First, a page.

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Market Insights

September Fed Meeting

Tom Wald, CFA®, Chief Investment Officer, Transamerica Asset Management, Inc.

 In this article we review:

  • Market reactions to the Federal Reserve September meeting
  • Changes to the Fed dot plot and expectations of future interest rate levels
  • Post-meeting commentary by Chair Jay Powell regarding inflation and future policy
  • The current slope of the Treasury bond yield curve and how it might change in the year ahead
  • How upcoming economic data and events could impact Fed Policy and the path of interest rates
  • Our outlook on the fixed income and equity markets

The Federal Reserve took no action at its September meeting but nonetheless roiled markets regarding their expected path of future interest rates. In the aftermath of this meeting and corresponding market reactions to it, we believe the following points are important to investors:

  • Markets immediately focused on dot plot revisions. While maintaining the fed funds rate at a target range of 5.25–5.50%, it was a change in the “participants assessment of appropriate monetary policy” (aka “Fed dot plot”) that created the bulk of ensuing market volatility. In this anonymous survey of the Fed’s 19 voting members, median expectations of future fed funds rates included one more quarter-point rate hike to a lower bound of 5.50% in CY 2023 but, more importantly, expectations of a 5.00% lower bound at year-end 2024 and 3.75% at year-end 2025. These were higher than the previous June dot plot expectations for these dates of 4.50% and 3.25%, respectively. In our view, this change was the predominant culprit resulting in a rise of the 10-year Treasury bond yield to 4.55% (September 26), its highest level since 2007, as well as a decline of about 2% in the S&P 500® to its lowest point since the end of May.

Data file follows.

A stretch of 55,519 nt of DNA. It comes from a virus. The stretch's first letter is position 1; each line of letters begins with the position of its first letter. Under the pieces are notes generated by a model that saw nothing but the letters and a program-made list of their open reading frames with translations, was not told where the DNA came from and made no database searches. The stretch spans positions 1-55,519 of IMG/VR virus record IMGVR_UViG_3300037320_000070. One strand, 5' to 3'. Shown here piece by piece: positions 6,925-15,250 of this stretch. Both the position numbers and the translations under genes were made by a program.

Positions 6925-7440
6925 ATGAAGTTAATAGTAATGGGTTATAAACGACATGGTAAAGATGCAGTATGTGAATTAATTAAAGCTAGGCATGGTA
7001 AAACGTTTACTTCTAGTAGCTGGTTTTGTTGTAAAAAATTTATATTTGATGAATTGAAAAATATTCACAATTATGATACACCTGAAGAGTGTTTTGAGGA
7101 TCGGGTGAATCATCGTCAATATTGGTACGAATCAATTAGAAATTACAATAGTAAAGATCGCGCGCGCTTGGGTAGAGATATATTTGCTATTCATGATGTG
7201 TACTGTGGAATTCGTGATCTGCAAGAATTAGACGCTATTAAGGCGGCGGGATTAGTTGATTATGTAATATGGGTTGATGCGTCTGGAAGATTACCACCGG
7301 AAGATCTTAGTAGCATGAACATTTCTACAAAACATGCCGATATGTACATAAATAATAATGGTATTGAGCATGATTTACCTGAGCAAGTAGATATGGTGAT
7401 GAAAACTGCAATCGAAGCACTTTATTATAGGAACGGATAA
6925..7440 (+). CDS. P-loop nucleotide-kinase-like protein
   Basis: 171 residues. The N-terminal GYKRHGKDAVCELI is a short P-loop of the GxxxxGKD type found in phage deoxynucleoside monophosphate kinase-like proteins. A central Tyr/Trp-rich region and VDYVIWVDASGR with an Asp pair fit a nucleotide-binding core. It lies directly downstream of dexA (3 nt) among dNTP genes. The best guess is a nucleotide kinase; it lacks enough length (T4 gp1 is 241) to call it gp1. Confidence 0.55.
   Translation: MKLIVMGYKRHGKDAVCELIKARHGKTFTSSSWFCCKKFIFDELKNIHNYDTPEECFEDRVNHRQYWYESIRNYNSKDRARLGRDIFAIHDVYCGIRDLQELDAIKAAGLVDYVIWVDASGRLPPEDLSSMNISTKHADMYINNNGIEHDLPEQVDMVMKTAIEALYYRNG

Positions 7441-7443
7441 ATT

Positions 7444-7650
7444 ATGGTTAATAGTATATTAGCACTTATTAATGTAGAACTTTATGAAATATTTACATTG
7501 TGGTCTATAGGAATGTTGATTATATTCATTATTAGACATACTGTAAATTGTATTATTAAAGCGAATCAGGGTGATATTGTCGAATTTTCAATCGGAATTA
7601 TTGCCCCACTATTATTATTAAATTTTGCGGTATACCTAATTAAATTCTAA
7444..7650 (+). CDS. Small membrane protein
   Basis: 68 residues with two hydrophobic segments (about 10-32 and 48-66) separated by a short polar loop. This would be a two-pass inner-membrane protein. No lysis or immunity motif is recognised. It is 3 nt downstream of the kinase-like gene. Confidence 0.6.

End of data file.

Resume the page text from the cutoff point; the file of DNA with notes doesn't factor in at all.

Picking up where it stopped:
• Post-meeting comments also contributed to market volatility. We would categorize the commentary by Fed Chair Jay Powell following the meeting as modestly hawkish, though stock and bond markets reacted harshly to his verbiage. While he did reiterate past data dependent language such as “we will proceed carefully as we assess incoming data and evolving outlooks and risks,” there appeared to be a good bit of focus on other previously used phraseology addressing a potential additional rate hike by year-end, including being “prepared to raise rates further” and “the process of getting inflation sustainably down to 2% has a long way to go.” When combined with the dot plot changes, this language appeared to be interpreted by the markets as a good bit more hawkish than after the previous June and July meetings.
  • We caution not to read too much into Fed dot plots. It is important to recognize that Fed dot plots simply reflect expectations at a given point in time and that actual future policy decisions will be driven by upcoming economic data and events. In addition, history has shown Fed projections of future rates to be less than highly correlated with actual outcomes. At this point, it is our expectation, given declining rates of inflation and a likely economic slowdown in the months ahead, that the lower bound fed funds rate by year-end 2024 is likely to turn out to be lower than the dot plot median of 5.00%.
  • That said, the change in the Fed’s perspective did force markets to finally accept the likelihood of a “higher-for-longer” interest rate environment and ultimate “dis-inversion” of the yield curve in the year ahead. Since March 2022, when the Fed began this current tightening cycle, the markets have repeatedly and incorrectly anticipated a pivot to rate cuts at various times. However, it now finally seems apparent after this most recent September meeting that the notion of rate cuts before 2H 2024 has, for the most part, been put to rest. Hence, playing a major role in the upshot in longer-term yields.